5. Special rules apply to travel and lodging. This is one of the most complex areas of the law. Generally, transportation, lodging and meals paid for by your public agency when you are conducting official agency business are not considered gifts or income and are thus not reportable on your Form 700. Travel and lodging paid by third parties, however, might be considered either gifts or income depending on the circumstances, but are generally not subject to the $460 limitation. Again, this can be a tricky rule to interpret, but the FPPC regulations do offer guidance.

4. Gifts of tickets and passes to agencies are treated differently. If an individual or an entity gives tickets or passes to your agency for distribution by the agency (usually by the city manager, superintendent or other executive) and for public purposes, the value of such gifts are not reportable by you on your Form 700. Instead, the agency must report and file either a Form 801 or a Form 802 and make those reports available on its website.

3. Never condition a vote or official government action on receiving a gift. It is illegal to offer to vote for or against an agenda item, or to take or refrain from taking any governmental action (including influencing staff and other elected officials) in exchange for receiving a gift.

2. There are many exceptions built into the rules. For better or worse, the regulations governing gifts and reporting can be complex and confusing. But, they are written with an eye toward the realities of everyday life. For example, if you regularly engage in “reciprocal exchanges” with people (taking turns picking up the check at meals, for example) where the value of such exchanges over time is more-or-less equal, those amounts are exempt from reporting. Other common-sense examples include the exception for gifts that are returned to the donor within 30 days without being used; cash inheritances; gifts from family members as long as the family member is not acting as a conduit for another person in giving the gift; and disaster relief provided by a nonprofit.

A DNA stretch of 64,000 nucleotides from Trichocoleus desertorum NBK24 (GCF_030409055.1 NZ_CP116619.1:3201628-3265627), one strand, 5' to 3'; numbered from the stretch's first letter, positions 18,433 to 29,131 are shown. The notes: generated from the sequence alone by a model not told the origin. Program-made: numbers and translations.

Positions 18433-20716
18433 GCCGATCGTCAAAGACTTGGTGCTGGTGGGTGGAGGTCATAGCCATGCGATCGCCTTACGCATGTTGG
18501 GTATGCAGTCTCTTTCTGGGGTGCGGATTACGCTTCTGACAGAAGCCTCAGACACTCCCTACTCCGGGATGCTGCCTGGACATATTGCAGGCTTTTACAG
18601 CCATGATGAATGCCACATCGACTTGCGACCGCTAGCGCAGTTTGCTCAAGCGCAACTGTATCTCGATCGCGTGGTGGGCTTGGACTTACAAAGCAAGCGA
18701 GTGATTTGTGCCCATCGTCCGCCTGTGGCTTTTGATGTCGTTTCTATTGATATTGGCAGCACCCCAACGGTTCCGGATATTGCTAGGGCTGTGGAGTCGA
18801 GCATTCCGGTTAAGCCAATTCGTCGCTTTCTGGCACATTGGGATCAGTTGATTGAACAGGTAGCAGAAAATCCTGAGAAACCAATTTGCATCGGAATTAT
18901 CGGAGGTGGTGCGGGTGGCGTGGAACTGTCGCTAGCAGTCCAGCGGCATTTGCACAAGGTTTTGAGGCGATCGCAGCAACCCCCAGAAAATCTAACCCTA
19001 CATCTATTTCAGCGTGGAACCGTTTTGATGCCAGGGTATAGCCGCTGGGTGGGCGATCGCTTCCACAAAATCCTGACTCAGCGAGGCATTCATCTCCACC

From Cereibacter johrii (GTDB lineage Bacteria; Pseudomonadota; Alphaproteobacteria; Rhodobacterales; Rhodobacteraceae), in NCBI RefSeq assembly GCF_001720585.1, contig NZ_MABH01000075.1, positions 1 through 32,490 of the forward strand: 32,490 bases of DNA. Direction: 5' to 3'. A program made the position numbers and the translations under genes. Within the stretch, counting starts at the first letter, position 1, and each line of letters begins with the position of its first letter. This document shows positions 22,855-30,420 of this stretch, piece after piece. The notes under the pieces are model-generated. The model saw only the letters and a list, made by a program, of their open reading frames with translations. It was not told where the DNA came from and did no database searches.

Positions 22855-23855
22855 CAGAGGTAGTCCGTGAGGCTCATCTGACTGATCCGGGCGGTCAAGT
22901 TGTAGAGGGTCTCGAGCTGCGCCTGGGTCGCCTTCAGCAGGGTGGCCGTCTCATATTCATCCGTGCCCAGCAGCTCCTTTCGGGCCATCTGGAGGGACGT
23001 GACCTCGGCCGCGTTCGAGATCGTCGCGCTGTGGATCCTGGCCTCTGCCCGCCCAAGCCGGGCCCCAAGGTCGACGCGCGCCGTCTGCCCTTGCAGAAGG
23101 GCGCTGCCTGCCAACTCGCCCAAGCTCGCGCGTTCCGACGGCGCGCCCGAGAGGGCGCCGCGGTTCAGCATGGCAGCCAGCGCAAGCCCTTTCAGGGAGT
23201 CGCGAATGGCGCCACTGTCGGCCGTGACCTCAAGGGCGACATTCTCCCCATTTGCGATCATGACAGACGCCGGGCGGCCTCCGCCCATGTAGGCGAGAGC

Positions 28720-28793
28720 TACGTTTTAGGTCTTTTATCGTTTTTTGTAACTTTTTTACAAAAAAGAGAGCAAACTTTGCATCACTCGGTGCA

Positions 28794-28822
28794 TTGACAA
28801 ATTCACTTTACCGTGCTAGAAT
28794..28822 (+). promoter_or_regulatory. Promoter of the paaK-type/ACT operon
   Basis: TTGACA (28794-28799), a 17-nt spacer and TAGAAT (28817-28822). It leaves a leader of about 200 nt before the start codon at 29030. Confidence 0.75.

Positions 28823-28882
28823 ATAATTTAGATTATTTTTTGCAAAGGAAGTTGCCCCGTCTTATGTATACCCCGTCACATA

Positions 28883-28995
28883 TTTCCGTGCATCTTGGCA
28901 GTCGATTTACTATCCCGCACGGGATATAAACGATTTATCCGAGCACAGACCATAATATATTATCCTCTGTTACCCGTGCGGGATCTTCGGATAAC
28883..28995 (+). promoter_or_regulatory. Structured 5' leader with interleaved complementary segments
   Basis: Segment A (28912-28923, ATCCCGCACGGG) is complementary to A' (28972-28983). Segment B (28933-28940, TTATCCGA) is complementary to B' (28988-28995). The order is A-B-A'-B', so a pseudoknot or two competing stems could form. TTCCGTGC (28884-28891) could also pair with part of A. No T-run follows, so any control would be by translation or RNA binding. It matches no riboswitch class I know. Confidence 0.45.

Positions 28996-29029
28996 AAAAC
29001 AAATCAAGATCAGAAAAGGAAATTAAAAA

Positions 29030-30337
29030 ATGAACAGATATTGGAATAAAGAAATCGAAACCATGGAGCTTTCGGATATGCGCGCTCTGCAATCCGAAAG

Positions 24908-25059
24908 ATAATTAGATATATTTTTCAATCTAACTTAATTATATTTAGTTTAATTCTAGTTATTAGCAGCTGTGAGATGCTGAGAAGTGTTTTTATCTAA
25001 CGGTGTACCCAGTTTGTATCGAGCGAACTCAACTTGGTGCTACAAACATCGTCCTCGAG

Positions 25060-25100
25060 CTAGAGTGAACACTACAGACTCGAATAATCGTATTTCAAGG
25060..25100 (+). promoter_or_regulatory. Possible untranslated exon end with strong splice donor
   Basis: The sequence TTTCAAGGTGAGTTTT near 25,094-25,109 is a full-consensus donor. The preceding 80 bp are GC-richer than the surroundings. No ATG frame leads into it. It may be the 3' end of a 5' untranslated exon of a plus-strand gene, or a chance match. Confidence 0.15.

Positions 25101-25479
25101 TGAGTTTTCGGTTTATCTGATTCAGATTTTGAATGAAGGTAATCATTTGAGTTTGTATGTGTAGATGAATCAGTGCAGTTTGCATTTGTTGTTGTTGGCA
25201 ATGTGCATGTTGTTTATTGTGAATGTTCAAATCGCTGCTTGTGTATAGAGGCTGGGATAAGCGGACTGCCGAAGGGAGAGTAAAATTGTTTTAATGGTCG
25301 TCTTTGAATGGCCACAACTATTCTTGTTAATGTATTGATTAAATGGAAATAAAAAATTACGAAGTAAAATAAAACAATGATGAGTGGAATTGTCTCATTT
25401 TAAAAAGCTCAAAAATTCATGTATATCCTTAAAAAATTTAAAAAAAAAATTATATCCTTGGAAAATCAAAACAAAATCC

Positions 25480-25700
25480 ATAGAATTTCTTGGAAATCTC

And, the No. 1 thing to remember … 1. You’re not in this alone. Use the many resources available to you to ensure your receipt, acceptance, rejection (if necessary) and reporting of gifts is legal and accurate. Your local agency counsel is a good first resource to think about, but there are other tools you can use. For example, the Institute for Local Government has many resources available on its website with a few clicks. Conferences and workshops are offered at various times throughout the year. The League of California Cities, for example, will present a workshop on completing your Form 700 at its annual conference in San José Sept. 30 through Oct. 2.

Duran_130x162-c2Ruben Duran
(213) 787-2569

About our blogger: Ruben Duran is a partner in Best Best & Krieger LLP’s Los Angeles office. He has counseled elected officials for nearly 17 years and offers training throughout California on good governance and ethics. A former city attorney, he is a regular speaker for the California Institute for Local Government and serves as the general counsel to the Oxnard Harbor District, which owns and operates the commercial Port of Hueneme.


The Ethics Advisor – June 2015

¡Aguas con el Tech! – The Ethical Use of Technology in Your Role as a Public Official

By Ruben Duran – The Ethics Advisor

ethics wordle-juneWhile the use of technology by elected officials in California may not exactly be cause for a three-alarm fire, there still are a few things to watch out for when using the power of the internet and other tech-based tools ubiquitous in today’s society.